I hadn’t really intended to watch another Hilary Duff movie this month (if ever), but ITV were showing A Cinderella Story (2004) last Sunday, and like a sugar-addled moth to a spluttering flame, I set my recorder.
For those who don’t know, this teen rom-com is a modern “re-imagining” of the classic fairy tale, starring Duff as the overlooked skivvy step-daughter (‘Samantha’), Jennifer Coolidge as her crass, nouveau-riche step-mom/slave-driver (‘Fiona’,), and Chad Michael Murray as her “Prince Charming”, the jock-with-a-poet’s-soul (‘Austin’).
First the plus points: Duff is definitely starting to grow on me… and her character here is far more sympathetic than the others I’ve seen her play. She gives a warm, winning performance, and looks truly stunning in her ball gown (and super-cute in everything else)… but once again she’s undermined by an insultingly stupid script. Coolidge got a couple of chuckles out of me with her reliably off-kilter delivery (and what I presume were a few improvised lines), but this sort of role isn’t exactly a huge stretch for her, is it? Has she ever played a properly evil villain, rather than just a cartoony schemer? I think I’d pay good money to see that.
Now the minus points (no surprise, this will be the longer section): Simon Helberg’s atrocious geeksploitation cameo as ‘Terrence’, a poorly-defined walking punchline, who supposedly believes he’s an alien or some bullshit like that. He actually looks pretty cool when he dresses as ‘Neo’ (from The Matrix) for the costume ball… but they have him act like such a dork, it totally spoils the effect. Shame. Curiously (inevitably?), the biggest problems this movie has, as far as the plot is concerned, are a direct result of the “re-imagining” process. In the original story, Cinderella and Charming are total strangers, who would never normally interact… they meet for a single magical night, before parting suddenly… and the Prince has to rally all the resources at his disposal to track down his true love again. Swoon! In this version, Cinderella and Charming both go to the same high school, and when they aren’t in class she works at a diner that he eats in, and he works at a car wash that she uses! Since meeting (anonymously) in an internet chat-room for future Princeton applicants, the two of them have been texting and e-mailing each other (anonymously) for several months, and finally agree to meet at the school’s Halloween dance. If Samantha’s mask had actually covered her face properly, then I might have been able to buy him not recognising her as the oft-mocked “Diner Girl” during their date… but as you can see, all it really hides are her eyebrows. If he’d been the sort of arrogant snob who blanked serving staff, it might have made some sense, but Austin is actually very considerate to the waitresses when he goes into the diner, and must have made eye-contact with Samantha a hundred times or more! Meh!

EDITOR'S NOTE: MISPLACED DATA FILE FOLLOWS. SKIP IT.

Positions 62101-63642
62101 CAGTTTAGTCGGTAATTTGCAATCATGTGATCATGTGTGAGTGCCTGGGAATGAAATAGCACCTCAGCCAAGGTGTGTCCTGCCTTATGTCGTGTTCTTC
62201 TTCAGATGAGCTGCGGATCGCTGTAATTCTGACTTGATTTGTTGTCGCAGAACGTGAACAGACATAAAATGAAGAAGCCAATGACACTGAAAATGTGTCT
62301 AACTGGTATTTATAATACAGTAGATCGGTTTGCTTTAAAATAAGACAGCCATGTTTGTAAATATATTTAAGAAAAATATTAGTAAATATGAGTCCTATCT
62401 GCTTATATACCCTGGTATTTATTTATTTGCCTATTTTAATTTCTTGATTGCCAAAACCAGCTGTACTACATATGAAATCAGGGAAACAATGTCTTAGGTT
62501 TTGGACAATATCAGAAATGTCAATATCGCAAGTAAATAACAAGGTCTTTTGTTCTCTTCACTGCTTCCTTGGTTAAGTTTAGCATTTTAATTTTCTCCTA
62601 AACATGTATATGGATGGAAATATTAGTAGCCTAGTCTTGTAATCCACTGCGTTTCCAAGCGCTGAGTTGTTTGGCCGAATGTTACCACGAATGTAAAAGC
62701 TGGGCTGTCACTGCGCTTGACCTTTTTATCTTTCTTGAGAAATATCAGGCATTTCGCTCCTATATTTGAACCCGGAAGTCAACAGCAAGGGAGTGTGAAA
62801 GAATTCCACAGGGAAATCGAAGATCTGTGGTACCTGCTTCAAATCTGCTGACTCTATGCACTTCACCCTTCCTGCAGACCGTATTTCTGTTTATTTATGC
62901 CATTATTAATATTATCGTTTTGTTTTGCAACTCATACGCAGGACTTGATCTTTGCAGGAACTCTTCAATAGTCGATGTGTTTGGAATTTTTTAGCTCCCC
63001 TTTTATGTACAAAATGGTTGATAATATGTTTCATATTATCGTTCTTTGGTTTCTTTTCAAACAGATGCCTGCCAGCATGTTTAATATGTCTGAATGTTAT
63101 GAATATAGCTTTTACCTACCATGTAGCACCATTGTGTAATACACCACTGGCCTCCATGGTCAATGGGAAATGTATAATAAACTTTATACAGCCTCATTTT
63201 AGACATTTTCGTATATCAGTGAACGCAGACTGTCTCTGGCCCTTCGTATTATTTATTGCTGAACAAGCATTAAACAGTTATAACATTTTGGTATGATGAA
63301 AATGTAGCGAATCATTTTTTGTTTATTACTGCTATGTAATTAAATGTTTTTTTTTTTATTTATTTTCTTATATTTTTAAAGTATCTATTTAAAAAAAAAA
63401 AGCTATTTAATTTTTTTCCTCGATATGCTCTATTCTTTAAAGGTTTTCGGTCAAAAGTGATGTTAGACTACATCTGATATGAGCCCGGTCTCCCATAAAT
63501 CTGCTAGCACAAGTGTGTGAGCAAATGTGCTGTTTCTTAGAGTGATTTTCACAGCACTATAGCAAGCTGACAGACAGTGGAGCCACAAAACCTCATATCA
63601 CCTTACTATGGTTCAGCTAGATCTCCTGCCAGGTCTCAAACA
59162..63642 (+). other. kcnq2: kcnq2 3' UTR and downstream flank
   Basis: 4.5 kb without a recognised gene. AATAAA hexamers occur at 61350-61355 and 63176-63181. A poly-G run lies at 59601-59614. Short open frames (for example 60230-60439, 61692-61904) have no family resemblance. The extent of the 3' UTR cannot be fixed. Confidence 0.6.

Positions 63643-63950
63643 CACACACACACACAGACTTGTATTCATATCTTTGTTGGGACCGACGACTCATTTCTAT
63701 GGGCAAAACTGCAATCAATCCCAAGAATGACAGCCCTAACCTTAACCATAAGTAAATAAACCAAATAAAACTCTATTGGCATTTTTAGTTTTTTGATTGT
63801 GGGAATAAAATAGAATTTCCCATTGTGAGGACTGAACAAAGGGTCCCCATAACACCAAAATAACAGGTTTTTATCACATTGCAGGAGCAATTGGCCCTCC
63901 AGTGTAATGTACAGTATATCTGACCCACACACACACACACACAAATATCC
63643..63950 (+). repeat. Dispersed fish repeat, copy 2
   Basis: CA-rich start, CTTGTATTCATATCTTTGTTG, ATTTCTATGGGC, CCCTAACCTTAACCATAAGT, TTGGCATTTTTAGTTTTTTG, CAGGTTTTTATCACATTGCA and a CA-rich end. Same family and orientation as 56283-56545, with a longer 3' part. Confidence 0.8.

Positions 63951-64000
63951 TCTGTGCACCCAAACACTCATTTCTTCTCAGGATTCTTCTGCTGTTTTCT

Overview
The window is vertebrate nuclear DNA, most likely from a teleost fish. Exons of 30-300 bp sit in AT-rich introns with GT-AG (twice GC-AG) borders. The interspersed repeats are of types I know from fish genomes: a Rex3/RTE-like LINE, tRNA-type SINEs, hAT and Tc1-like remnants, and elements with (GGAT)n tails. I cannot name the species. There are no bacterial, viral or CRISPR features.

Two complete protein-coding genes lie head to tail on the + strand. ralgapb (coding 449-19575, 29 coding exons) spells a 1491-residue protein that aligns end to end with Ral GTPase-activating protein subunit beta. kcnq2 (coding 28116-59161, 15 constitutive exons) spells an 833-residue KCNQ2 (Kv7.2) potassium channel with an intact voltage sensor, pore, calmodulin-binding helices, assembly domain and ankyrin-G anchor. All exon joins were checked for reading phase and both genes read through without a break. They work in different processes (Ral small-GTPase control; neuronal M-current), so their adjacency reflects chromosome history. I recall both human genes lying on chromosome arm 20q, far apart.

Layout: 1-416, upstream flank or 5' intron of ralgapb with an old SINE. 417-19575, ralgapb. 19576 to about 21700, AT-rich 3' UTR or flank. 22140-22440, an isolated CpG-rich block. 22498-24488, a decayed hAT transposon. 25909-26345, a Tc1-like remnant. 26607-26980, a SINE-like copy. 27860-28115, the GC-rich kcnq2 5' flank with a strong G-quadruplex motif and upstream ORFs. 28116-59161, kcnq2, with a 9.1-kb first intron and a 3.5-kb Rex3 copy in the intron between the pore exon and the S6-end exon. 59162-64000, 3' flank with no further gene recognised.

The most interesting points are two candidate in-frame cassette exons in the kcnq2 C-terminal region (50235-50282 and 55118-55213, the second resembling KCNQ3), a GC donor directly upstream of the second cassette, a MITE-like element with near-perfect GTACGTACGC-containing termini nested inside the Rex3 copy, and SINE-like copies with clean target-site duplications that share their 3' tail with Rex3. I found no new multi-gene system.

But, even if you’re willing to cut the writers some slack and suspend your disbelief that far, for the sake of their romantic “first meeting”, it only gets more ludicrous from there on in. They flirt, they gab, they dance (very close and very slow), they have a magical, memorable time, before she has to dash off suddenly, without a word of explanation, and without revealing her “secret” identity. Oh no! How will he ever find her again? Well, he knows that she goes to his school, so that’s a pretty good start… he also knows her height, her hair colour, her eye colour, her body-type, her body-language, what her voice sounds like, and how she talks… not to mention the fact he’s pretty much seen the entirety of her face… and yet, THE DUMB-ASS, MUSCLE-HEAD MUTHAF*CKA STILL DOESN’T RECOGNISE HER WHEN THEY HAVE A CASUAL CHAT IN THE DINER A FEW DAYS LATER!!! GAH!!! THIS BOY DOESN’T DESERVE LOVE!!! [ahem] Almost as frustrating is Samantha’s pointless, plot-dictated decision to continue concealing her identity, even though Austin is clearly her soul-mate (and kinda hunky to boot). Again, I could buy it if she were a lowly floor-scrubber, and he were a bona fide member of the royal family… clearly there’d be all sorts of hurdles to overcome there… but she works in her step-mother’s diner, and he works at his father’s car wash! They’re both basically upper-working-class/lower-middle-class white Americans, they’re both aiming to attend the same college the following year, and she already knows that they have a ton of things in common because of all the e-mails and texts they’ve exchanged… so I really don’t get what she was supposed to be so afraid of.
Basically, the writers needed to pad the story out to feature length, and couldn’t think of any coherent or organic ways to keep the couple apart, so they fell back on ridiculous contrivances that would only make sense if the main characters were total and utter morons. In which case they shouldn’t even be applying to Princeton in the first place. (Note: Samantha sets her heart on that particular college because when she was a little girl her father joked that it was where Princes and Princesses went. Ick!)
Conclusion: Fairy tales – Magic = Stupid